Baptist International Missions, Inc.

Mongolia - Far East

Religion: Buddhist 53%, Muslim 3%, Christian 2.2%, Shamanist 2.9%, other 0.4%, none 38.6%

Population: 2,953,190

Capital: Ulaanbaatar [oo-lan-ba-ter] 1.2 million

Language: Khalkha Mongol 90% (official), Turkic, Russian

Nationality: Mongolian

Time difference: 13 hours ahead of Eastern Standard Time (EST)

Ethnic groups: Khalkh 81.9%, Kazak 3.8%, Dorvod 2.7%, Bayad 2.1%, Buryat-Bouriates 1.7%, Zakhchin 1.2%, Dariganga 1%, Uriankhai 1%, other 4.6%

Government type: parliamentary

Literacy rate: 97.4%

Summary of Mongolia

Mongols pillaged and tore through Eurasia in the 13th century, leaving their enemies with no choice but surrender, and the name Genghis Khan rang throughout the world with a chilling pitch. The Mongol empire was established in the might and power of their leader. However, in the 14th century the empire broke apart and by the 17th century was ruled by the Chinese. It was not until 1921 that Mongolia gained independence with Soviet backing. The nation now rests between China and Russia, barren and marked with deserts and pastures. This empty landscape mimics the lack of national pride.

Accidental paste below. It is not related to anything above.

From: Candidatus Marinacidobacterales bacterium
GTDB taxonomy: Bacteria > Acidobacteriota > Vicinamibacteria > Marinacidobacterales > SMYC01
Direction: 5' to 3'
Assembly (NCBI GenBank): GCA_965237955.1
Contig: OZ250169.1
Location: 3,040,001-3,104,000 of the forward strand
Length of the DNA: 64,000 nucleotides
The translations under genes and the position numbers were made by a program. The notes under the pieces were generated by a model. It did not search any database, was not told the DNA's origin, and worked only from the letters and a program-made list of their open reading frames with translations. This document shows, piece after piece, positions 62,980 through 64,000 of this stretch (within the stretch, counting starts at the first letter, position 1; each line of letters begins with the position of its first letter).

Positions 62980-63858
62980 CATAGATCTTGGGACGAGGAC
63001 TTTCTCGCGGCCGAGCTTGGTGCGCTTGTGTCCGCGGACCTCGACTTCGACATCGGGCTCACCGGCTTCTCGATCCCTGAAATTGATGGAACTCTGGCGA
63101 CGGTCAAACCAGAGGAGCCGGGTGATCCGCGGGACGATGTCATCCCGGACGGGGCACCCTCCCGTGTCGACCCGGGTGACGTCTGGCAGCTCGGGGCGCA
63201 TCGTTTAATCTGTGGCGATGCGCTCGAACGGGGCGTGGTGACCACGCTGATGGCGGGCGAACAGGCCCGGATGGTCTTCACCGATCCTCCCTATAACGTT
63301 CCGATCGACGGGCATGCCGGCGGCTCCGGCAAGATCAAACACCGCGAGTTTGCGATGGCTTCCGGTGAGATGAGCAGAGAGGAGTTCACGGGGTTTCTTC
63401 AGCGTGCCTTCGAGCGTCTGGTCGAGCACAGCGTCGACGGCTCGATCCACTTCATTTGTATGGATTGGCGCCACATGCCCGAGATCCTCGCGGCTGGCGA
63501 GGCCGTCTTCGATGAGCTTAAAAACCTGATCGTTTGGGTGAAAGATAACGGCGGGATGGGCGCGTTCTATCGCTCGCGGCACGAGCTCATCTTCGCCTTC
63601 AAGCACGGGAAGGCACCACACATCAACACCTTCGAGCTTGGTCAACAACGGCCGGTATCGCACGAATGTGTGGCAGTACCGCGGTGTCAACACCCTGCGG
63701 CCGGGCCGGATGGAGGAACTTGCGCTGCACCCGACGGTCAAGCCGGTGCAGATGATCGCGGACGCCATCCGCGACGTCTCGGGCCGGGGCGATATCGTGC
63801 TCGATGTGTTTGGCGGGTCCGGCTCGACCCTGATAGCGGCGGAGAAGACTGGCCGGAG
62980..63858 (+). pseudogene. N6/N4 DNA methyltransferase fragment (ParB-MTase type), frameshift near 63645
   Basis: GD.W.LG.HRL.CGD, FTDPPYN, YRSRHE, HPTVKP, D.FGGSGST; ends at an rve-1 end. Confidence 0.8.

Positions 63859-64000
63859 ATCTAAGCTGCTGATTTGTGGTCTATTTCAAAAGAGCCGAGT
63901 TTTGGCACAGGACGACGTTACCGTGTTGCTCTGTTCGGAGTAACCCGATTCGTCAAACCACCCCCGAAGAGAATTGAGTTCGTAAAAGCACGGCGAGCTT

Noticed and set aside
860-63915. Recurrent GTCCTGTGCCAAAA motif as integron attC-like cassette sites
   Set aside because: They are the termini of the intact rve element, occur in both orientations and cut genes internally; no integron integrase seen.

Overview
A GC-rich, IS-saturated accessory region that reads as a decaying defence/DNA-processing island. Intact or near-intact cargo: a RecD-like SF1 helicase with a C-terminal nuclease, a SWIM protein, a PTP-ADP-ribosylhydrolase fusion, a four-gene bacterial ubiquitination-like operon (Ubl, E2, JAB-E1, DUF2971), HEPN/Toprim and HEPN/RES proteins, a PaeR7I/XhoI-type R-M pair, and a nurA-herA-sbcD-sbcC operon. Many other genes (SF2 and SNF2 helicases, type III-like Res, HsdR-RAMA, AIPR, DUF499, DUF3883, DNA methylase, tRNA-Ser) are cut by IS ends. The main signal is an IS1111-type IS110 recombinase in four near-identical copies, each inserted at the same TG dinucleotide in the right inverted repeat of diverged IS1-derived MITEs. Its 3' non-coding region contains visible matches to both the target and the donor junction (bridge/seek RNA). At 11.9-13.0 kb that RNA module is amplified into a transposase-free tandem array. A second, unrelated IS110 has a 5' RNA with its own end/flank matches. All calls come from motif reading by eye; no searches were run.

The 2008 global financial crisis dramatically effected Mongolia, as a steep plunge in commodity prices greatly reduced the government's revenue. Severe weather has claimed over 20% of the nation's livestock, thus doubling meat prices. Despite this, Mongolia has one of the world's fasted growing economies. Sitting on untapped mineral wealth, Mongolia is attracting significant foreign investment and now has the second highest GDP growth rate in the world. In addition to traditional herding and agriculture, tourism is also key to the economy.

Lamaistic Buddhism has been on the rise since independence, and in 1989 there were only an estimated four Christians in the entire nation. Praise God that today there are over 40,000 Mongolian Christians! The Church is less than a generation old, and is already actively sending missionaries to unreached areas of their nation and operating ministries within Mongolia. It has proven difficult for foreign missionaries to adapt to Mongolian culture and the naturally harsh living conditions. Crime, alcoholism, and prostitution have led to suffering and exploitation within the country.

(Used with permission from
((Statistical information taken from CIA World Factbook))

Missionaries in Mongolia:

Bradly & Ashley Kubik
Chuck & Tammy Weber JR

Far East Director

David & Jenny Harris

Read more about the Harris family.
Cell: 770-656-4917
He can be contacted through the BIMI office (423) 344-5050 ex. 2402.

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